tech bro (n) – A US-born, college-educated, Patagonia-clad male whose entry level salary at one of the FAANG companies was at least $125,000 and who frequently insists that his female co-workers give him high-fives. Typically works in product management or marketing. Had he been born 10 years earlier, he would have been a finance bro instead.

the FTC (n) The US Federal Trade Commission. Capable of levying enormous fines against companies like Facebook, potentially whittling down its revenues to just a handful of billions of dollars. Not really in that much of a hurry to do anything, however.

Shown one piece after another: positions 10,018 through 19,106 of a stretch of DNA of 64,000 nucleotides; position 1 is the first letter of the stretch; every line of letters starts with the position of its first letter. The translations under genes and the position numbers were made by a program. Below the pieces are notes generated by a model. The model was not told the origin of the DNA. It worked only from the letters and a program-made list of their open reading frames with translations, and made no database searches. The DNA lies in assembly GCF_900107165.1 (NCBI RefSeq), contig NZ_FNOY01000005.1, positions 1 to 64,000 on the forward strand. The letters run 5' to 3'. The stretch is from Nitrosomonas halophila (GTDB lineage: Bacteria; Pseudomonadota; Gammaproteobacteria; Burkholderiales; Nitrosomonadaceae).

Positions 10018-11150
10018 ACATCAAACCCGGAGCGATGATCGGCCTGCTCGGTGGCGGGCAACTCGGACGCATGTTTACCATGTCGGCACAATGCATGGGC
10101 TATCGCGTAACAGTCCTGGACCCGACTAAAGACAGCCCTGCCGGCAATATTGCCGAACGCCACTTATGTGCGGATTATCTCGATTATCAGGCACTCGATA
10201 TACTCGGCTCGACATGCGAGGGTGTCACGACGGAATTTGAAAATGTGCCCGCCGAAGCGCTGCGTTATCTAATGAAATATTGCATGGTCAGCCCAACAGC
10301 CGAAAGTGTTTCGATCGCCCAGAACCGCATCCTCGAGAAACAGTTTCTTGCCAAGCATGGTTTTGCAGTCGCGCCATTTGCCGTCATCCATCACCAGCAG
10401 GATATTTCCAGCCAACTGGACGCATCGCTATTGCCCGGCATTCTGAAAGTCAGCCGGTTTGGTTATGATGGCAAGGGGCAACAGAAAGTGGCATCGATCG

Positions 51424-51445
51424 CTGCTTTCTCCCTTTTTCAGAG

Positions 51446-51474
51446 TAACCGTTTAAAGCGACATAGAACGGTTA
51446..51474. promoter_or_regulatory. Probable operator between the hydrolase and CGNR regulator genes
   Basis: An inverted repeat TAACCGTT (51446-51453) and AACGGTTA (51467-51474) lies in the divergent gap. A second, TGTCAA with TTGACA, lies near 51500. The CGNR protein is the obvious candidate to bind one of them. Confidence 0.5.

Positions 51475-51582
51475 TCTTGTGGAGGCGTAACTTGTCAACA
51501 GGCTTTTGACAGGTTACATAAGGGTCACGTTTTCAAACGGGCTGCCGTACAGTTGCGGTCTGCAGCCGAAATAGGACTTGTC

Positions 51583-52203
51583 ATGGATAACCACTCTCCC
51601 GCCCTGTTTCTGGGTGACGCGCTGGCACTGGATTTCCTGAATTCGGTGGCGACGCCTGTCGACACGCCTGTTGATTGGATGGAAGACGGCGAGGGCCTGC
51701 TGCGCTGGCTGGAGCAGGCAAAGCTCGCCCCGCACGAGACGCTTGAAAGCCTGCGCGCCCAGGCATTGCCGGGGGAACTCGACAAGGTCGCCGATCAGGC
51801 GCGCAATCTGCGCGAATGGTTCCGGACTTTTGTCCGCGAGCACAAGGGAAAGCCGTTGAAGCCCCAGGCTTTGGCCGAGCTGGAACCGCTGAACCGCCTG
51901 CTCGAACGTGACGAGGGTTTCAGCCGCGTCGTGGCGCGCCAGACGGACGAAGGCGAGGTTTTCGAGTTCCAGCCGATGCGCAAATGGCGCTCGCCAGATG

thought leader (n) – An unemployed rich person.

Twitter (n) – A mid-sized business with outsized importance due to its three primary users: Donald Trump, Elon Musk and journalists. A useful tool for journalists to gauge public opinion by talking to other journalists, and for Elon Musk to provoke lawsuits and federal investigations into security fraud.

Uber (n) – A unicorn startup that disrupted the taxi industry by revolutionizing the sharing economy at incredible scale thanks to unprecedented amounts of venture capital. In the first earnings report after a lackluster IPO, revealed that it lost $1bn in three months.

unicorn (n) – A startup valued at at least $1bn. At one point, rare. Increasingly, not even that exciting.

UX designer (n) The person responsible for a website or app user’s experience (UX). They make the buttons they want you to click on – Share! Buy! Sign Up! – large and noticeable, and the buttons that turn off location tracking very small.